All eyes in the Chinese music sphere were on the Golden Melody Awards and Conference held in Taipei, Taiwan June 21-24. The awards lead the music industry in the Chinese-speaking world and new rock band No Party for Cao Dong swept three prizes, including best new artist and best musical group.
It’s the first time in the 28-year history of the competition that the best new artist has also walked away with the prestigious best musical group trophy.
Musical performances at the four-and-a-half hour ceremony included Taiwanese rock band May Day, a chart topping act in both Taiwan and mainland China, and the Japanese visual rock band Glay.
No Party for Cao Dong was formed in 2012 by four teenagers who hung out on the eponymous street. They caught fire in 2015 with their self-distributed debut EP, which sold out in one day. In 2016 they snatched three awards, including best band, at the Golden Indie Music Awards in Taiwan. Then earlier this year the were honored by Taiwan’s leading streaming service KK Box with the indie artist of the year prize.
The Golden Melody Awards have long been considered the Grammys for Greater China, and artists from Taiwan, mainland China, Hong Kong, Malaysia and Singapore regularly pick up prizes. Billy Koh, founder/CEO of Beijing-based Amusic Rights Management, says, “the Golden Melody Awards are the only credible awards show in the Chinese-speaking world. In mainland China pop music award shows are organized by some kind of media, and there is always a trade off between the media and the major labels.”
Koh goes on to note that while pop and rock from Taiwan dominated mainland China in the 1990s and early 2000s, domestic repertoire has risen to a place of prominence recently with Taiwanese acts still extremely important. “If a mainland act can grab a prize at the GMA it will really help them in their home market,” he adds.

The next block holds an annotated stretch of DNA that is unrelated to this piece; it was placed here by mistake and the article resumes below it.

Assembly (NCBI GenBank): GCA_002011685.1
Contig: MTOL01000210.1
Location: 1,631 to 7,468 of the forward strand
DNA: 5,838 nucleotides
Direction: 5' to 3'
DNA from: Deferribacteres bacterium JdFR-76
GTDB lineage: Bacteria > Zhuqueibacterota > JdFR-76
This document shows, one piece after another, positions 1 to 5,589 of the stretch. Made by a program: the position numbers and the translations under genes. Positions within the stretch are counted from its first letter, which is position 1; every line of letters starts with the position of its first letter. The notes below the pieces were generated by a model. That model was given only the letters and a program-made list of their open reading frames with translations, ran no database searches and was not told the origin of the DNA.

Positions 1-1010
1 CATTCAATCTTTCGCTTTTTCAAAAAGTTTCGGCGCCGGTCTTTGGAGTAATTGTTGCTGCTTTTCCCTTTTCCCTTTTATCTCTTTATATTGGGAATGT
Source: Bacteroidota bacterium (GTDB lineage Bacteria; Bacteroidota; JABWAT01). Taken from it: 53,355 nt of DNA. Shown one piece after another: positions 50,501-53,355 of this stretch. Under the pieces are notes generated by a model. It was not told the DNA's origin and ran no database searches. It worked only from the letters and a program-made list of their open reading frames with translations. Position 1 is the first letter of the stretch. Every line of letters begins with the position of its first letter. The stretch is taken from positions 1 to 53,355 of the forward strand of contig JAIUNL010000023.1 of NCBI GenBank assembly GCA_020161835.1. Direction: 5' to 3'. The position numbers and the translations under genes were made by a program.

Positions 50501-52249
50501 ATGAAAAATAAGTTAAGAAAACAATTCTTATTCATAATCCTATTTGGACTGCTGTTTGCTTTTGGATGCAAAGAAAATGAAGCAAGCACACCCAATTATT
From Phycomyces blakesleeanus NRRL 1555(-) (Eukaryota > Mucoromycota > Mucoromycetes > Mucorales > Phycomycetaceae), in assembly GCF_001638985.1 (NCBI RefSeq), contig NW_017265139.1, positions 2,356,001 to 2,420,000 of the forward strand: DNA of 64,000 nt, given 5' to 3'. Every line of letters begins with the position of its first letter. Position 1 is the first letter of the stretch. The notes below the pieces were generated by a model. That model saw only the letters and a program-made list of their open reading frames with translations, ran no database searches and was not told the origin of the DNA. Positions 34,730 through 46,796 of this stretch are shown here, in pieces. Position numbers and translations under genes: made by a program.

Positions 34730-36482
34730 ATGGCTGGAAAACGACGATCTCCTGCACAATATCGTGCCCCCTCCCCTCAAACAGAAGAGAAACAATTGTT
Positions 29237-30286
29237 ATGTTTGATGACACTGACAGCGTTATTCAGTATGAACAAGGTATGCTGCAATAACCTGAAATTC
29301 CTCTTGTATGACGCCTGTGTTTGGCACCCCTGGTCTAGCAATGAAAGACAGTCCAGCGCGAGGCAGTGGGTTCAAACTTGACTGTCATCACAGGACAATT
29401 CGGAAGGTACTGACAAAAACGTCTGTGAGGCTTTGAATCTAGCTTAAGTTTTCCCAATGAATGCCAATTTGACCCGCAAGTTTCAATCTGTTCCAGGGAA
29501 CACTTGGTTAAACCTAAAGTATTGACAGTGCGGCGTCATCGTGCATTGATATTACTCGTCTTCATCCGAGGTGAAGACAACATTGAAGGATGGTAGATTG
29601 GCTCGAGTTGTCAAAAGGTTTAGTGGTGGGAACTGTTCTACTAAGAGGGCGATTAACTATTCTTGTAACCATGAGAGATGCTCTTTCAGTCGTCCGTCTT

Vivian Lee is a director at Taipei-based Linfair Records, one of the biggest homegrown labels in Taiwan. She stress that the mainland market is massively important for Taiwanese acts. “Popular Taiwanese acts earn about five times as much revenue from mainland market as they do from domestic income.” She adds that royalty collection has improved on the mainland, benefiting Taiwanese bands, and all rights holders doing business in China.
Archie Hamilton, co-founder/managing director at Beijing and Shanghai-based Splitworks, a leading indie promoter of international repertoire in mainland China, sees the Chinese market as growing but facing challenges. “Live music has been the vanguard in China for the last 10 years and there has been lots of investment in that sector.” He stresses the future remains to be seen. “The big four Chinese tech companies have been investing in recorded music…now they have to convert free to paying subscribers…”
The Golden Melody Awards conference also offered insights into Asian music and the industry at large. During a panel on EDM in Greater China, Eric Zho, CEO of A2Live said “localization is so important in the Chinese-speaking world.” He noted that originally it was spinners from the Top 100 DJ list that drew the crowds but now creating top-name Chines DJs is the way forward. Zho also highlighted the phenomenal growth of the genre in China, noting a 28-fold increase in hits for music across all online platforms in China since 2012.
The panel on Southeast Asian music industries also offered insights into that region. Tony Nagamaiah, general manager of Malaysia Major Events, discussed the market impact of the music industry on his country. He related that the licensing of music had grown at 8.9% per year over the last 10 years and the value-added impact of the industry as a whole on the Malaysian economy was a whopping $1.3 billion annually. He outlined initiatives with the government to grab a greater share of the Asian market.